In this special issue dedicated to Falret and the French contributions to the concept of cyclicity in manic depressive illness, we begin with a historical overview of the development of the concept of cyclicity and its fundamental significance in manic-depressive illness and we underscore how the concept fell into neglect only to reemerge in recent years. We then look at the intimate relationship between mania and depression. The hypothesis of the primacy of mania is discussed. The thesis is presented, supported by the examination of 100 consecutive index manias, that in most cases mania is triggered by external factors acting upon hyperthymic patients, determining an exogenous cyclicity. On the other hand, in BPII patients the temperamental mood instability (cyclothymia) is an inherent and decisive factor in determining the cyclic autonomous course of the disorder. Finally, a new distinction of Bipolar Disorders, based on premorbid temperament and course of the illness, is considered.
"While there is no evidence that oxcarbazepine interferes with CA, topiramate is well-known to inhibit several CA isoenzymes.64,65 It is unknown whether this has to do with a cyclical pattern of CA concentration, as such pattern has not been found to occur in the erythrocytes of healthy women during their menstrual cycle.66 However, acetazolamide proved to be effective in catamenial epilepsy, a condition that shares with PMDD its temporal pattern.49 "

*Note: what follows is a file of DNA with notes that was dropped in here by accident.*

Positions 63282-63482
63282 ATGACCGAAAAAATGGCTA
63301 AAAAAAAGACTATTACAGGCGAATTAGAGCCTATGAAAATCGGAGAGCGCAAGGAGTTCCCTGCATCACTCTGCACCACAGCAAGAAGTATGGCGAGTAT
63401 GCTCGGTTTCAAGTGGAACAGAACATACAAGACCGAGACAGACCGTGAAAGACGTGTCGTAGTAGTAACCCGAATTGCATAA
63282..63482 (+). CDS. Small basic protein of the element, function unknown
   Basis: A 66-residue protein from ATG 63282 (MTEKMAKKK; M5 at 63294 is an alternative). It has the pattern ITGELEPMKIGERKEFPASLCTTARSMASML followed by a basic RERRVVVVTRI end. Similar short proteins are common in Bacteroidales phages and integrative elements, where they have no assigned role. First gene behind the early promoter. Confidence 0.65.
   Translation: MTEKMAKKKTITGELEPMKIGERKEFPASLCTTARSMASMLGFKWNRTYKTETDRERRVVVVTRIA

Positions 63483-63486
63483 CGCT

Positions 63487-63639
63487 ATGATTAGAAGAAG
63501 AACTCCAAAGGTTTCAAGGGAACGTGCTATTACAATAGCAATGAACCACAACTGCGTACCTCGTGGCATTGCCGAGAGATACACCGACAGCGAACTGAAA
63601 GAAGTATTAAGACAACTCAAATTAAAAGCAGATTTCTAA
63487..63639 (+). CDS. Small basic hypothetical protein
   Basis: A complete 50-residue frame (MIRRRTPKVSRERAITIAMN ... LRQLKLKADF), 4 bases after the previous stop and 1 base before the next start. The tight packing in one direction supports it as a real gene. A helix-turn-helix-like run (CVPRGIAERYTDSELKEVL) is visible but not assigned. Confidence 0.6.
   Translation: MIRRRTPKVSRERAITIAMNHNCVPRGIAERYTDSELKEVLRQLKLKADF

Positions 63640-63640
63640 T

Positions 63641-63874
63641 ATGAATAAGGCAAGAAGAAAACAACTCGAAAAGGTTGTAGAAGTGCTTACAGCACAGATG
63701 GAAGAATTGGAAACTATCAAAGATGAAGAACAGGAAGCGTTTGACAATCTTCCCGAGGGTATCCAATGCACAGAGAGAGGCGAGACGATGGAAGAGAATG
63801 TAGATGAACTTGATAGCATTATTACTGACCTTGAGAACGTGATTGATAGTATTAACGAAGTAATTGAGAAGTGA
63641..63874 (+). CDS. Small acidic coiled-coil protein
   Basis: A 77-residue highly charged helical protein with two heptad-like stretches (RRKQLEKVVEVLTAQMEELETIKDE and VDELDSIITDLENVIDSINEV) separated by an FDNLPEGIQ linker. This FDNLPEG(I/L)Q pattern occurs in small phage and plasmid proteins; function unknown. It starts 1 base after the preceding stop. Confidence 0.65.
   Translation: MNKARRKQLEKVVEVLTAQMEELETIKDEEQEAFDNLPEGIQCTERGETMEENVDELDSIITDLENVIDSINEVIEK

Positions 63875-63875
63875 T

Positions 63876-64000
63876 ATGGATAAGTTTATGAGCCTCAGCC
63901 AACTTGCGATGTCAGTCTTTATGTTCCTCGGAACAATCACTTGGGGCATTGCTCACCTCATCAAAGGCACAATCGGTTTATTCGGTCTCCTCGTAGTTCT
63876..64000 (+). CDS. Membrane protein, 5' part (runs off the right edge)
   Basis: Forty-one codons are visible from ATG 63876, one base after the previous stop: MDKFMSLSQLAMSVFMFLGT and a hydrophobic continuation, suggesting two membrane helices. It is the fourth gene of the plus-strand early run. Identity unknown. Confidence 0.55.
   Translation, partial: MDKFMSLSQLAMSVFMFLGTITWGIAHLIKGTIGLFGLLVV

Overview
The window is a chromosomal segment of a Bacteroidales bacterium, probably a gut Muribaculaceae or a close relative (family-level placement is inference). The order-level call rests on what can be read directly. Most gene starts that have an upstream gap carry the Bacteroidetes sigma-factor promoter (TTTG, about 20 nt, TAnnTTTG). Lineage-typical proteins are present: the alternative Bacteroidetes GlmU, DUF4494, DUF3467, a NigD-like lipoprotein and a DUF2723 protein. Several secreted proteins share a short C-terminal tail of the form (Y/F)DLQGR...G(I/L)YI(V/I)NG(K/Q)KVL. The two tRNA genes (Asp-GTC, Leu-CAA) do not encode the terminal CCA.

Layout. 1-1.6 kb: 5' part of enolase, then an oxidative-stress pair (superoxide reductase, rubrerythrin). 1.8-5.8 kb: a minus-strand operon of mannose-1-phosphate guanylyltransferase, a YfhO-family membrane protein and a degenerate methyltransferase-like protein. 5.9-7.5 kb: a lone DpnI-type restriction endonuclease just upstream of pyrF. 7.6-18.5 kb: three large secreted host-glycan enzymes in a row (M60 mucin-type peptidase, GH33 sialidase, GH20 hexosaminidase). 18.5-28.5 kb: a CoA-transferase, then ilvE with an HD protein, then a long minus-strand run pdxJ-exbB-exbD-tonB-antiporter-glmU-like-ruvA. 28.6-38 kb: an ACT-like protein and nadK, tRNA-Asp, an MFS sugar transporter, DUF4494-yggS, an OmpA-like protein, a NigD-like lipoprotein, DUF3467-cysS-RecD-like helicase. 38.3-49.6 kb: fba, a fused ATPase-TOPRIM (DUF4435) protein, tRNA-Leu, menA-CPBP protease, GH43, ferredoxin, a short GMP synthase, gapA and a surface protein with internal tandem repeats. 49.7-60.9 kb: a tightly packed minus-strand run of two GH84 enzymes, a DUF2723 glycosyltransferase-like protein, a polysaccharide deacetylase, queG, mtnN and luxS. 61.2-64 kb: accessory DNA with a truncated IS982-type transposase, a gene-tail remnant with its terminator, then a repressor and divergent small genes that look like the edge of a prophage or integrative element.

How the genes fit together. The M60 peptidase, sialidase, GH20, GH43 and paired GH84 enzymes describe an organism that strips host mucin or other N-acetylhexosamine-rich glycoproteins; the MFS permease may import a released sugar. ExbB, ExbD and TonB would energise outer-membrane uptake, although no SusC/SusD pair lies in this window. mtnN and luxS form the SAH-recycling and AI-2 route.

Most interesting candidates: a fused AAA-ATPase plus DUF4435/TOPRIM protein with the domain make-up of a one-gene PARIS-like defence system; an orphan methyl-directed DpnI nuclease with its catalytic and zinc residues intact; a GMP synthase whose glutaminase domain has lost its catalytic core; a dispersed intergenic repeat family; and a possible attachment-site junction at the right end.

[Show abstract][Hide abstract] ABSTRACT: The treatment of premenstrual dysphoric disorder (PMDD) is far from satisfactory, as there is a high proportion of patients who do not respond to conventional treatment. The antidiuretic sulfonamide, acetazolamide, inhibits carbonic anhydrase and potentiates GABAergic transmission; the latter is putatively involved in PMDD. We therefore tried acetazolamide in a series of women with intractable PMDD. Here, we describe a series of eight women diagnosed with DSM-IV-TR PMDD, five of whom had comorbidity with a mood disorder and one with an anxiety disorder, who were resistant to treatment and responded with symptom disappearance after being added-on 125 mg/day acetazolamide for 7-10 days prior to menses each month. Patients were free from premenstrual symptoms at the 12-month follow-up. We suggest that acetazolamide may be used to improve symptoms of PMDD in cases not responding to other treatments. GABAergic mechanisms may be involved in counteracting PMDD symptoms.
"One of Koukopoulos' most important contributions to research on bipolar disorders was his theory of the 'primacy of mania' and excited states in the course of mood disorders. The theory arose in 1973 based on findings suggesting that depression could be avoided by suppressing mania in bipolar disorder patients (Koukopoulos et al. 2006 "
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